Pan-African Studies

The Department of Pan-African Studies offers a four-year program leading to the Bachelor of Arts degree in the College of Arts and Sciences. The major in Pan-African studies provides in-depth exposure to history, language, philosophy, education, literature, sociology, art, music and other disciplines as they relate to peoples of African descent. 

The Department of Pan-African Studies at Kent State University serves a vital need in the university community. Pan-African Studies is the teaching and learning about communities of people of African descent both on the continent of Africa and in various countries throughout the world. The department focuses on bringing the local point of view of diverse communities into a global context, where specific national stories (U.S., Haiti, Jamaica, etc.) and specific regional stories (West Africa, North Africa, the Caribbean, the Middle East, Indian Ocean, etc.) can be understood in a world context. The department offers four concentrations: Community Activism, Strategy and Development; The Arts in Culture and Society; Race, Sex and Gender; and Global and Government Systems. The department also offers three minors: African Studies; Globalization, Identity and Space; and Pan-African Studies.

The faculty of the department represent a broad spectrum of scholarly and applied experience. This diversity allows us to provide a holistic and integrated view of the African experience through time. Faculty have their degrees in history, political science, philosophy, education, Africana Studies, visual arts, literature, communications and media, theatre arts and ethnomusicology.

Program Description

The curriculum exposes students to theoretical and practical issues pertinent to community development. For example, students can take courses on the African-American family, the African-American woman and community development. Other themes represented within the curriculum include gender and sexuality, the African Union and contemporary political economies in Africa, ancient and colonial civilization in Africa, contemporary issues in the Caribbean, Afro-Hispanic life in North America, and modern literature of the Pan-African world.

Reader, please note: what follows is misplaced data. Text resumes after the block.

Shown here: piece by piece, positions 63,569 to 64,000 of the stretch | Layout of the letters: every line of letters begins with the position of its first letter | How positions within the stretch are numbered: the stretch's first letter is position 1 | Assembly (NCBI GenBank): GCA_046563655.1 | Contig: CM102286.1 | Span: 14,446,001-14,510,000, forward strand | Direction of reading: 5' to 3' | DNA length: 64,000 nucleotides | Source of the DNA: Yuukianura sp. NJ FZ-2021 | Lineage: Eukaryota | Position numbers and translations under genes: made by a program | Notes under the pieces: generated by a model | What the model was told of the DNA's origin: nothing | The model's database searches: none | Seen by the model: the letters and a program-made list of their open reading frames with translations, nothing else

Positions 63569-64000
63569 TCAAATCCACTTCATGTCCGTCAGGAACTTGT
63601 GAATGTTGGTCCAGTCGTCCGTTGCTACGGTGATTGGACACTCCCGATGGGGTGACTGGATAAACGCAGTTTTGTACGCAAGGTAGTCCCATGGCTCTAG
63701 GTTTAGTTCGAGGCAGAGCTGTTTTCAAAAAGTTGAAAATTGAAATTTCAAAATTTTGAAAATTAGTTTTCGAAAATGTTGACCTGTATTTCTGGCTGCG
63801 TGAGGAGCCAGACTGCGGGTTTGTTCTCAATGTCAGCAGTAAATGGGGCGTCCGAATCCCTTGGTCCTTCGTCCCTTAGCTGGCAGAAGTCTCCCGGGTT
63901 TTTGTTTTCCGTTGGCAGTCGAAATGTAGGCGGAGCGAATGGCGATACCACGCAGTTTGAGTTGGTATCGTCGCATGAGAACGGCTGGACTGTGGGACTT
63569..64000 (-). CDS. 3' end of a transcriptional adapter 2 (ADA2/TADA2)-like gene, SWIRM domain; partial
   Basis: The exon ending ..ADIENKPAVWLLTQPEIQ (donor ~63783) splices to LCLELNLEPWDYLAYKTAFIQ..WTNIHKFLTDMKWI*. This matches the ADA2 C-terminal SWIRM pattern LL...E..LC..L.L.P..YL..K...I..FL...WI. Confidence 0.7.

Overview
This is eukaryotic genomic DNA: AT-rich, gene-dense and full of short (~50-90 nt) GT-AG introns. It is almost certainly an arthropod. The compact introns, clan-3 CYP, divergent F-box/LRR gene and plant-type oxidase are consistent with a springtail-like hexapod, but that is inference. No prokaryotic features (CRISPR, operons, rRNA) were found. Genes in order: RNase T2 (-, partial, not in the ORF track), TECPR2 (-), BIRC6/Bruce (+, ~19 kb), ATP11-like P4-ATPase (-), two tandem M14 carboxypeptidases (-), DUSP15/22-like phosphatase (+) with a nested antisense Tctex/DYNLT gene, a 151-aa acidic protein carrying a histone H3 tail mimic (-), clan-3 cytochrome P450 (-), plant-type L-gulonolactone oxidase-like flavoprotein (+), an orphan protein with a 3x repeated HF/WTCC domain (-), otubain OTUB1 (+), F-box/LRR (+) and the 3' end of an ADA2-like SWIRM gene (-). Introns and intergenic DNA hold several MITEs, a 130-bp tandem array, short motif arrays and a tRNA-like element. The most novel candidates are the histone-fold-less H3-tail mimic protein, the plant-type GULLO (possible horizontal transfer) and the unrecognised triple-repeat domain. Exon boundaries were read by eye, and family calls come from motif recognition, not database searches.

The Department of Pan-African Studies offers a rich and diverse program for undergraduate students. Its primary purpose is to increase student capabilities in critical thinking and carrying out research. We also aim to provide students with applied knowledge and interest in civic participation and to provide them with basic information and questions that will lead to further research, study, and analysis. The courses cover the full spectrum of Pan-African affairs (the past, present and future of the global African experience). The curriculum also promotes a healthy appreciation, recognition and understanding of the diversity of cultures and civilizations comprising the human family.

The department was first created when, during the Civil Rights era in the late 1960s, African-American students requested that the university curriculum significantly reflect their historical and contemporary experiences. Those requests were joined by support from other student movements for civil liberties at Kent State. The Institute for African American Affairs was created in 1969, the Center of Pan-African Culture in 1970, and the Department of Pan-African Studies was finally created in 1976, becoming the umbrella and major framework within which these other institutional functions operate.

The Pan-African Studies curriculum provides students with a fundamental understanding about the role of people of African descent in human history. It explores how different communities were formed in the Americas and how each society has evolved since the colonial period. It also explores the post-colonial narratives and events of nation building and how those processes were affected by black populations, as well how they impacted black peoples’ development and social evolution. Courses are available that specifically address those issues in the United States, the Caribbean, Brazil and different regions of Africa.

Special Departmental Programs